Helping Vulnerable Women and Girls Thrive During times of
SENEGAL - World Renew Senegal has long cooperated with the Lutheran Church of Senegal as a member of the Evangelical Committee for Health here. This 7,000 member church is among the largest Protestant denominations here and does great work in education, agriculture, and healthcare. After a few years of discussion, we are pleased to finally be partnering with them.
SENEGAL - Encouraging news from Linguére and Dakar! The Adolescent Health groups organized by our Senegal team and local partners celebrated the completion of their trainings with successful community events.
SENEGAL - In Senegal, we often follow the school year and so the team is nearing the year’s end of the Adolescent Health Program in Dakar and the Orphan and Vulnerable Children program in Linguère. The reactions from parents and participants in Dakar have been very encouraging.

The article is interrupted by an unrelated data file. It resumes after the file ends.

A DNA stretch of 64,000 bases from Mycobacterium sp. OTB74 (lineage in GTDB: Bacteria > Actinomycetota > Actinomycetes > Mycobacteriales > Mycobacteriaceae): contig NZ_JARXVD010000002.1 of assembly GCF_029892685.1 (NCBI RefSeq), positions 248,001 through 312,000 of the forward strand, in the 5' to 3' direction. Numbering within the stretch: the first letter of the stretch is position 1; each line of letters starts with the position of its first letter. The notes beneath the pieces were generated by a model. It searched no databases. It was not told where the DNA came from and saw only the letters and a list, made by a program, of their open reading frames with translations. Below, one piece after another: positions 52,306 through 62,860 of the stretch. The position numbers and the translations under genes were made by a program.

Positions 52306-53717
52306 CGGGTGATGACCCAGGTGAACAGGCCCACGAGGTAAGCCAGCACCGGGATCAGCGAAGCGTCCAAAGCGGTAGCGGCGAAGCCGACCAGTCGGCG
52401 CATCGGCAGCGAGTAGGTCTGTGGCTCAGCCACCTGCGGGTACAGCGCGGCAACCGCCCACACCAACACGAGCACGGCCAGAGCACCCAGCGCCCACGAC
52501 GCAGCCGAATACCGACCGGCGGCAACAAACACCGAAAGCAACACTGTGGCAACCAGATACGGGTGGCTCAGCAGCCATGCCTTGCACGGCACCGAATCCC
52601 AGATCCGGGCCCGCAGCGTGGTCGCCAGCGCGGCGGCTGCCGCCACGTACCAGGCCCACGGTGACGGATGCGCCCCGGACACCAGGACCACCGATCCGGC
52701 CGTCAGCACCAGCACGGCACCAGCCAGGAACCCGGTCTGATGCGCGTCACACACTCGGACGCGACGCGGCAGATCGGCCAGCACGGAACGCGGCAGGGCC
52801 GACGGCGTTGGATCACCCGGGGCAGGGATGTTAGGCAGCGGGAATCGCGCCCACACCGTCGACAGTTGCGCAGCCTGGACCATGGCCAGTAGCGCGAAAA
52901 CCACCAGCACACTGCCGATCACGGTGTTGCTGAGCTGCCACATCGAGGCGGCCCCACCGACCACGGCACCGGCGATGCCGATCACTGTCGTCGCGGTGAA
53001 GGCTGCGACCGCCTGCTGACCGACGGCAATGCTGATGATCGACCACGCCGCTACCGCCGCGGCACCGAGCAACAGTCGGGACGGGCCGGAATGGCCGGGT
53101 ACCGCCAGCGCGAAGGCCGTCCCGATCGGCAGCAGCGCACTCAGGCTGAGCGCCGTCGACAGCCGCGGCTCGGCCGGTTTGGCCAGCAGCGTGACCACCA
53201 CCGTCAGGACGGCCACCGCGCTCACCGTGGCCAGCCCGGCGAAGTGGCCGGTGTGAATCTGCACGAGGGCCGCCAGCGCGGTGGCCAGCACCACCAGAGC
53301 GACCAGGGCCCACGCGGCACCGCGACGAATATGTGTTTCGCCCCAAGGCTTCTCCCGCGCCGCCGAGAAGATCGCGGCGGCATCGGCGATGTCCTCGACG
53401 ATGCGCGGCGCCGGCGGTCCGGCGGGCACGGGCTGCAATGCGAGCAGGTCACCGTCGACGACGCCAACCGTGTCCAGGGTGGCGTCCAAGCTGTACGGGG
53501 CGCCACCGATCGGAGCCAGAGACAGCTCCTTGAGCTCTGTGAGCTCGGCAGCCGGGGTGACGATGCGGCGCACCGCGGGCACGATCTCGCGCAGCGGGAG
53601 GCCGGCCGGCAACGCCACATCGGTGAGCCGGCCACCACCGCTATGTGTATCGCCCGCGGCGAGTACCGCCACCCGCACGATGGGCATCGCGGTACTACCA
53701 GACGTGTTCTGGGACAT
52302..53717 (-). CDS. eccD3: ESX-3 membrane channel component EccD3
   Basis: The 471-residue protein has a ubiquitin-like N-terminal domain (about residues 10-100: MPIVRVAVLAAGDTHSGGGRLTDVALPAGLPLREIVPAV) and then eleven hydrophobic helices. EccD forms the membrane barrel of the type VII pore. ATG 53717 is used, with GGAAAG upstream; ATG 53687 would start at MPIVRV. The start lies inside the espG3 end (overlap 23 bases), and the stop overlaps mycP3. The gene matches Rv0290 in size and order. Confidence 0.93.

Not long ago I visited Mariame Hanne in Linguére to learn more about the program that she runs serving orphans and vulnerable children. Mariame works with our partner organization, The Lutheran Association for Development in Senegal (SLDS). The program also supports caretakers of children under 1 whose mother has passed away, a common circumstance in a country with a high level of maternal mortality. Giving birth is dangerous here, as is life in general.
In my last post, I talked about the orphan and HIV/AIDS program we are working on in partnership with the Senegalese Lutheran Church Organization. I have since visited the program again and was again impressed with the staff’s care and support of the many vulnerable children and adults who often have no on else to talk to about their plight. HIV/AIDS is still taboo here so patients hide their status from relatives, perhaps protecting them from stigma but leaving them lonely and unsupported.
During last year’s harvest, as other farmers grumbled about low yield, Mustapha Fofana hoped for a bumper rice harvest. Mustapha had reason to hope: last year he harvested 180 bushels! “I used to grow just enough rice for my household to eat. But now,” he says proudly, “I can keep some and sell the surplus to pay my children’s school fees, buy school supplies, pay family medical bills, and meet other household needs.”